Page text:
On the 15th of October 1964 the Deccan College celebrates the centenary of its main Building, and curiously enough this period coincides with the Silver Jubilee of the Postgraduate and Research Institute which, as successor to the Deccan College, started functioning from 17th August 1939 when members of the teaching faculty reported for duty. When I suggested to members o our faculty the novel idea that the centenary should be celebrated by the publication of a hundred monographs representing the research carried on under the auspices of the Deccan College in its several departments they readily accepted the suggestion. These contributions are from present and past faculty members and research scholars of the Deccan College, giving a cross-section of the manifold research that it has sponsored during the past twenty-five years. Forms small beginnings in 1939 the Deccan College has now grown into a well developed and developing Research Institute and becomes a national centre in so far as Linguistics, Archaeology and Ancient Indian History, and Anthropology and Sociology are concerned. Its international status is attested by the location of the Indian Institute of German Studies (Jointly sponsored by Deccan College and the Goethe Institute of Munich), the American Institute of Indian Studies and a Branch of Ecole Francaised’ Extreme-Orient in the campus of the Deccan College. The century of monographs not only symbolises the centenary of the original building and the silver jubilee of the Research Institute, but also the new spirit of critical enquiry and the promise of more to come.
The investigation of the people affected by the Koyna dam was undertaken on behalf to the Research Committee of the Planning Commission. The work was stared in July 1965 and finished in January 1967. The investigative work was done by Mrs. Jai Nimbkar under the guidance of Dr. Mrs. Irawati Karve, head of the Department of Sociology and Anthropology, Deccan College, Poona.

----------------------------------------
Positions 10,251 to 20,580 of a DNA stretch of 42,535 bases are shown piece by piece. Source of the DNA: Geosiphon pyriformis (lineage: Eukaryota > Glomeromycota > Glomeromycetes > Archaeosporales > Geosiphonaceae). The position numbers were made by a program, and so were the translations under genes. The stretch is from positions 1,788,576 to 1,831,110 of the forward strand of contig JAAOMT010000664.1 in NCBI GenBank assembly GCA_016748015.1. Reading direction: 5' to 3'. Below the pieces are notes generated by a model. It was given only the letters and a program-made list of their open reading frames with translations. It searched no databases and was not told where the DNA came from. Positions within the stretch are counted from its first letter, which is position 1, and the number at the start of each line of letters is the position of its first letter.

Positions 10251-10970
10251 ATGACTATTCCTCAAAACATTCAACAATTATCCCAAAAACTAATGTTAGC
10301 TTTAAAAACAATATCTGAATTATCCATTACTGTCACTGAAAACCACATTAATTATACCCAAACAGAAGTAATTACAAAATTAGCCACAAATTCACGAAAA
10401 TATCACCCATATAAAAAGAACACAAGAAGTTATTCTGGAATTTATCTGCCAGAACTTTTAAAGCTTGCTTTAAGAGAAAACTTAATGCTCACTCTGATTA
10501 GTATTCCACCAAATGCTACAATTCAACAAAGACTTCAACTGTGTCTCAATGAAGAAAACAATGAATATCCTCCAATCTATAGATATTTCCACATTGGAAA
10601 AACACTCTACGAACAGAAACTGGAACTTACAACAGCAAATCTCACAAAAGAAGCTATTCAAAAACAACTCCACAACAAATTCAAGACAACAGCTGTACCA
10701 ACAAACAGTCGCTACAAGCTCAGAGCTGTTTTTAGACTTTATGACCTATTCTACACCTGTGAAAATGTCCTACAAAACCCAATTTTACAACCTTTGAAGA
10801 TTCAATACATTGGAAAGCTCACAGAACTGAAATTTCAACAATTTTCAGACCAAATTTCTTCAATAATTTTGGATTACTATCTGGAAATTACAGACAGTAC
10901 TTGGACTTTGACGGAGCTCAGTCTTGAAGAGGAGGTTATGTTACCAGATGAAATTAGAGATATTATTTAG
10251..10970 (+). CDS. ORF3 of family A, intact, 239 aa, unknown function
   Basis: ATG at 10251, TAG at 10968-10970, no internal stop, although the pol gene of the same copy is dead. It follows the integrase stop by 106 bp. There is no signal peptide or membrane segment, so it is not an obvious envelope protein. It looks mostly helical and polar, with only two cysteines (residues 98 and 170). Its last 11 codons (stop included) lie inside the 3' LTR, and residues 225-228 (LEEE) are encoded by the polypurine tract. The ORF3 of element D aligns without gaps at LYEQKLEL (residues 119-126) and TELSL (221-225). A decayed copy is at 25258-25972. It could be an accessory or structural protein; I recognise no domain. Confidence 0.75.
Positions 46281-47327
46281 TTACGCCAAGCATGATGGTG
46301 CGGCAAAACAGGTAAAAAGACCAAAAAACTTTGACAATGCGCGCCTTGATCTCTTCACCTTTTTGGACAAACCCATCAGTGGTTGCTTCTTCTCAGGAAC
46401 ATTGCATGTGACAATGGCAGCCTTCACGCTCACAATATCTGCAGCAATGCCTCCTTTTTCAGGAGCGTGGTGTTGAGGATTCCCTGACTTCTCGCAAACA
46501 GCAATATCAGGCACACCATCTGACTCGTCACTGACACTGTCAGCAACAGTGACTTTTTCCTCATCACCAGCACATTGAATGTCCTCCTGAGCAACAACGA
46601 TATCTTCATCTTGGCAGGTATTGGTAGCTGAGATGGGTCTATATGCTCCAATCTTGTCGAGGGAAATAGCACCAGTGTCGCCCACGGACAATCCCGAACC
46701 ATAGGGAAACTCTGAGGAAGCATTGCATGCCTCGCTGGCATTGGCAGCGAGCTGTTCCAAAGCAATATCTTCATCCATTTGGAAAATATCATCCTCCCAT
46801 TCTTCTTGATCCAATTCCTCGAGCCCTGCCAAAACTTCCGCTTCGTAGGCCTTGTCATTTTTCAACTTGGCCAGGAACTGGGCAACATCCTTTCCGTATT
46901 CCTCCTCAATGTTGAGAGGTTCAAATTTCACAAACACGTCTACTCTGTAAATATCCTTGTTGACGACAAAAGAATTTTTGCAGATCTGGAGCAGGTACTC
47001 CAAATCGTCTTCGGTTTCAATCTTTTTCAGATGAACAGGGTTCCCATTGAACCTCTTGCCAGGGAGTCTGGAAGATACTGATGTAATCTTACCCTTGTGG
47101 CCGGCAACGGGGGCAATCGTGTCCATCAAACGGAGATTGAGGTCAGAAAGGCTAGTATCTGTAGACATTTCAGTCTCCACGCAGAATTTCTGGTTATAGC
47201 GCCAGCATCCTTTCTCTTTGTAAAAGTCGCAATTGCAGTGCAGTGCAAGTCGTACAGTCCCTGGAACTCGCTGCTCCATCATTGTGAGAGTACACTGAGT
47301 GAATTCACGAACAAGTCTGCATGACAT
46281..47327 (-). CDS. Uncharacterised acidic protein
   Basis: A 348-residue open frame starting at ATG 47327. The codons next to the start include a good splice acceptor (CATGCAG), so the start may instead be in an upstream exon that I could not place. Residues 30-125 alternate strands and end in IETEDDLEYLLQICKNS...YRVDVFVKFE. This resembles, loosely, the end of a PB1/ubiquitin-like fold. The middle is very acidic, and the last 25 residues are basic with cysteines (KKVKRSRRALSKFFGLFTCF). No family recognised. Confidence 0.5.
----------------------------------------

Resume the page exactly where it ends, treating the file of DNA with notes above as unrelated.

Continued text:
We would like to thank Dr. S. M. Katre the Director of the Deccan College for making this study possible. Our thanks are also due to Shri Prabhu Ajgaonkar of the Linguistics Department for his Statistical help and advice; to the Koyna Project Department of Rehabiltation; to Mrs. Sumati kirtane and Mrs. Leela Navathe for assistance in collecting and processing the data; and to the various officials connected with the Koyna dam project, other government departments and the Satara Zilla Parishad for the unstinting help and cooperation given to us in the collection of our data.
Displacement of people due to the building of dams is a world-wide problem. Generally the property-land and houses-lost by the people is evaluated and a cash compensation paid. This was what was done when the Mulshi dam in Maharashtra was built. The compensations paid were adequate but the people were left to shift for themselves. There has been no follow-up of the displaced people but in the few know cases no substitute land was bought with the compensation money. The money was eaten through and when it was all spent the people were worse off than they had been before the construction of the dam. Since independence the government has thought that it was not enough merely to pay compensation and that the government had to assume some responsibility for the rehabilitation of people rendered landless and homeless by such projects.